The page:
A phase 2 clinical trial showed that ofatumumab with methylprednisolone followed by ofatumumab with alemtuzumab achieved a high rate of minimal residual disease (MRD) negativity as well as acceptable tolerability among patients with high-risk chronic lymphocytic leukemia (CLL).1 Trial results were published online October 15, 2018, in Leukemia & Lymphoma.

A total of 30 patients with CLL and TP53 dysfunction were enrolled in the trial between December 2011 and May 2014. Half of the patients were treatment-naive, and half had a relapsed/refractory status. Patients underwent 2 to 4 monthly cycles of ofatumumab with methylprednisolone followed by 4 to 24 weeks of ofatumumab with alemtuzumab. Then, patients underwent allogeneic hematopoietic stem cell transplantation (alloHSCT) or maintenance.

For treatment-naive patients, overall response was 80%, complete response was 13%, MRD negativity was 80%, 3-year progression-free survival was 53%, and overall survival was 66%. For relapsed/refractory patients, overall response was 68%, complete response was 0%, MRD negativity was 54%, 3-year progression-free survival was 25%, and overall survival was 53%. Common grade 3 and grade 4 toxicities were neutropenia and infection. Ten patients are still alive after alloHSCT at a median follow-up of 45 months.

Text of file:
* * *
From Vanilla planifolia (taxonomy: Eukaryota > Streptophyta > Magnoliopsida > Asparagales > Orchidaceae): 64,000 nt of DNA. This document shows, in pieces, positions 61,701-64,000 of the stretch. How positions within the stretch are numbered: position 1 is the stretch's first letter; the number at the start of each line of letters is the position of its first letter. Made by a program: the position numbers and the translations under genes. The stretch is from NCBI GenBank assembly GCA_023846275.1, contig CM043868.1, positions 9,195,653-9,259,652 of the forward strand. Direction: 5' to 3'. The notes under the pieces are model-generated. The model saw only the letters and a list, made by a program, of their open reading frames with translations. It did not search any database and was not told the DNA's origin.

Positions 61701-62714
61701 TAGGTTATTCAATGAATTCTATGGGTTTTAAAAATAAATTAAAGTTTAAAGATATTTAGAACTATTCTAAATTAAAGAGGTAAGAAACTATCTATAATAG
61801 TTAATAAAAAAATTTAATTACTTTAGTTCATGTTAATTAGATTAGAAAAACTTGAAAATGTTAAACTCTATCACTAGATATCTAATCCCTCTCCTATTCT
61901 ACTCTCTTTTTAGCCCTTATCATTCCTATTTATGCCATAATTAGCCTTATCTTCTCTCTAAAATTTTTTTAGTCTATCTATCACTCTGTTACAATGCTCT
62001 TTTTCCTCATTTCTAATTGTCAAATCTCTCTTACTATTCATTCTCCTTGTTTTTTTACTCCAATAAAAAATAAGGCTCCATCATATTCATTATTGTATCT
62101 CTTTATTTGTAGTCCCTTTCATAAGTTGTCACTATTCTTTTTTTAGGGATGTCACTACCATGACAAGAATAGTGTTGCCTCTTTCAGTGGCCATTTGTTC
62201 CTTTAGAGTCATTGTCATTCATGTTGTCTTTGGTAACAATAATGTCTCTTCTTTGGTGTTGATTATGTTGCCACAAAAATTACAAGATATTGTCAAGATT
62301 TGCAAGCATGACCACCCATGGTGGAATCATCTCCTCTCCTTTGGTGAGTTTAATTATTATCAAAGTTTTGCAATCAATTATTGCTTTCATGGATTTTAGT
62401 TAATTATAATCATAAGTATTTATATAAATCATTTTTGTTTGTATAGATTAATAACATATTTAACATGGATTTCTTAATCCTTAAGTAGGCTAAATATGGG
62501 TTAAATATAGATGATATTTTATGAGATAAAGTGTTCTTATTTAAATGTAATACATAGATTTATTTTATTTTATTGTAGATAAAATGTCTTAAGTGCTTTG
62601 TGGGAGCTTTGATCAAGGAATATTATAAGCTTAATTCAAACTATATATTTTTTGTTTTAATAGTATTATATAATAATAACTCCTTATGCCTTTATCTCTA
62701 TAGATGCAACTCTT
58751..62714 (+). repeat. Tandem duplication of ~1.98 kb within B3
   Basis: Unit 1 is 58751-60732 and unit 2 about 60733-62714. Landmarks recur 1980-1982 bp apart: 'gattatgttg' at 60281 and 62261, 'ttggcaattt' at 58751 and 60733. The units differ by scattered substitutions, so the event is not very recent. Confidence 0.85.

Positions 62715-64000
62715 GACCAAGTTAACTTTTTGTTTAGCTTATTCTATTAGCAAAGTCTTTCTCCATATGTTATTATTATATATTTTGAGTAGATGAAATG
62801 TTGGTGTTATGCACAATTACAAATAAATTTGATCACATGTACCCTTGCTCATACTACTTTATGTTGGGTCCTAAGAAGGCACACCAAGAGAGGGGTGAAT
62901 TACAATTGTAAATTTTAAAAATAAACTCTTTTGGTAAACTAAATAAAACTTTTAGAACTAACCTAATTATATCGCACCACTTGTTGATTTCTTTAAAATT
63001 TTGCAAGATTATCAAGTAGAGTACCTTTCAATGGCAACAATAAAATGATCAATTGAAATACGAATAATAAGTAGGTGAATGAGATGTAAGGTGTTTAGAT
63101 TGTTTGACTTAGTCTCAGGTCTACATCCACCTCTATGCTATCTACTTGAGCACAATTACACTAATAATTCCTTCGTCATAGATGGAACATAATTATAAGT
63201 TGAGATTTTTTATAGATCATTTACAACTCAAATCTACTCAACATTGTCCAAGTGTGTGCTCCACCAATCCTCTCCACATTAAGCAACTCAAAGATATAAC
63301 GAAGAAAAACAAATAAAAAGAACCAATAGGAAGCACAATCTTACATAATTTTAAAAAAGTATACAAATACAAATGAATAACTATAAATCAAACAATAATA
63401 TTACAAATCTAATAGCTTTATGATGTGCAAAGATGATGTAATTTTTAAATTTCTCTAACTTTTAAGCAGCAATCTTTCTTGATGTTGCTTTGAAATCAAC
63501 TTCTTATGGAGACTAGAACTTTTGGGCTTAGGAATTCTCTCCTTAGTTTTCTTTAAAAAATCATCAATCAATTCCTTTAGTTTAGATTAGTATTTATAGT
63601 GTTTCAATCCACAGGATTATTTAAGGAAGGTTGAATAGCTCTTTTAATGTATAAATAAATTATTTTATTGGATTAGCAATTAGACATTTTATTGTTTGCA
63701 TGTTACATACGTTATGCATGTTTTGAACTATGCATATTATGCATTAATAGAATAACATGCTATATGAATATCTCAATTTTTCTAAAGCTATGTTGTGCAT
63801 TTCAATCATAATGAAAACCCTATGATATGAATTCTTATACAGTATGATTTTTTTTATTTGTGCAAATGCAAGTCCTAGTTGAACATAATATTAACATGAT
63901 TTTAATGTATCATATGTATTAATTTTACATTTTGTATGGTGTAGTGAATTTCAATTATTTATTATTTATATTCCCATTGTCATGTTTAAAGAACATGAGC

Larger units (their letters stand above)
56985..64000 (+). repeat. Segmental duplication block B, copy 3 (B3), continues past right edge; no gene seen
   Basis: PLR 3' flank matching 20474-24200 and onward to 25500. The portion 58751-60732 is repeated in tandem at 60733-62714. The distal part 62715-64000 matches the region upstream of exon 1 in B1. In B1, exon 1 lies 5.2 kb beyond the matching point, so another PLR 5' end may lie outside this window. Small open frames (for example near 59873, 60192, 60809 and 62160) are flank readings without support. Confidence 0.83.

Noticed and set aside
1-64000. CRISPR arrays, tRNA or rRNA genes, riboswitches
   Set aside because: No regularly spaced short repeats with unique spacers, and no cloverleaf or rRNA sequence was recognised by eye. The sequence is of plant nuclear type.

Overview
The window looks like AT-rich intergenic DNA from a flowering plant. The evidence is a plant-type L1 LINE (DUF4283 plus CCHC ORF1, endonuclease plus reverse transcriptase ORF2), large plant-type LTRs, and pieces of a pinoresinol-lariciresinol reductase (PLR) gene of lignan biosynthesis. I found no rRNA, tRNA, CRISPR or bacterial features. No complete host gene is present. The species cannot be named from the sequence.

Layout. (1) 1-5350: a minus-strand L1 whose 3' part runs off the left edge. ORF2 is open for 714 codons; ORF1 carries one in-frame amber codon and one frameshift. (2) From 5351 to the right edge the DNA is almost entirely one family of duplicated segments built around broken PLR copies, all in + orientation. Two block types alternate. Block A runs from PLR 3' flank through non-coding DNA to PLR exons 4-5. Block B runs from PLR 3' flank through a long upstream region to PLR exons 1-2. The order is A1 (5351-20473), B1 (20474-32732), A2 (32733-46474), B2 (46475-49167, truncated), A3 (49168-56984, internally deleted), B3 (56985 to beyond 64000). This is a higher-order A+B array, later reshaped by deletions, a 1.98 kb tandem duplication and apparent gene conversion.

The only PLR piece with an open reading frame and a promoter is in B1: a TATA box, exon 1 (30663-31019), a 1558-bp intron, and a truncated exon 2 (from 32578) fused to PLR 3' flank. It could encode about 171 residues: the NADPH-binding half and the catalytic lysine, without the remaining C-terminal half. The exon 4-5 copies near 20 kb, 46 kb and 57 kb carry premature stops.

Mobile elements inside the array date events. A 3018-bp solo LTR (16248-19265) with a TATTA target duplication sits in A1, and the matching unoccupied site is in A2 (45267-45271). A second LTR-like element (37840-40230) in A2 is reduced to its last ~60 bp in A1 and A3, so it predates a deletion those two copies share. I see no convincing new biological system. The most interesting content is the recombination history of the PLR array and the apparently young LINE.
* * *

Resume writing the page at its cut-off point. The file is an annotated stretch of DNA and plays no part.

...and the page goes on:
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“In summary, our regimen induced a high rate of MRD negativity in TP53-deleted CLL, thereby allowing many patients to move on to alloHSCT with maximal cytoreduction,” the study authors wrote. “Our findings support the use of this regimen for selected patients with high-risk CLL who seek to undergo alloHSCT with the goal of long-term disease-free survival.”

Disclosure: The work was funded in part by pharmaceutical companies. For a full list of disclosures, please refer to the original study.


  1. Davids MS, Kim HT, Yu L, et al. Ofatumumab plus high dose methylprednisolone followed by ofatumumab plus alemtuzumab to achieve maximal cytoreduction prior to allogeneic transplantation for 17p deleted or TP53 mutated chronic lymphocytic leukemia [published online October 15, 2018]. Leuk Lymphoma. doi: 10.1080/10428194.2018.1519814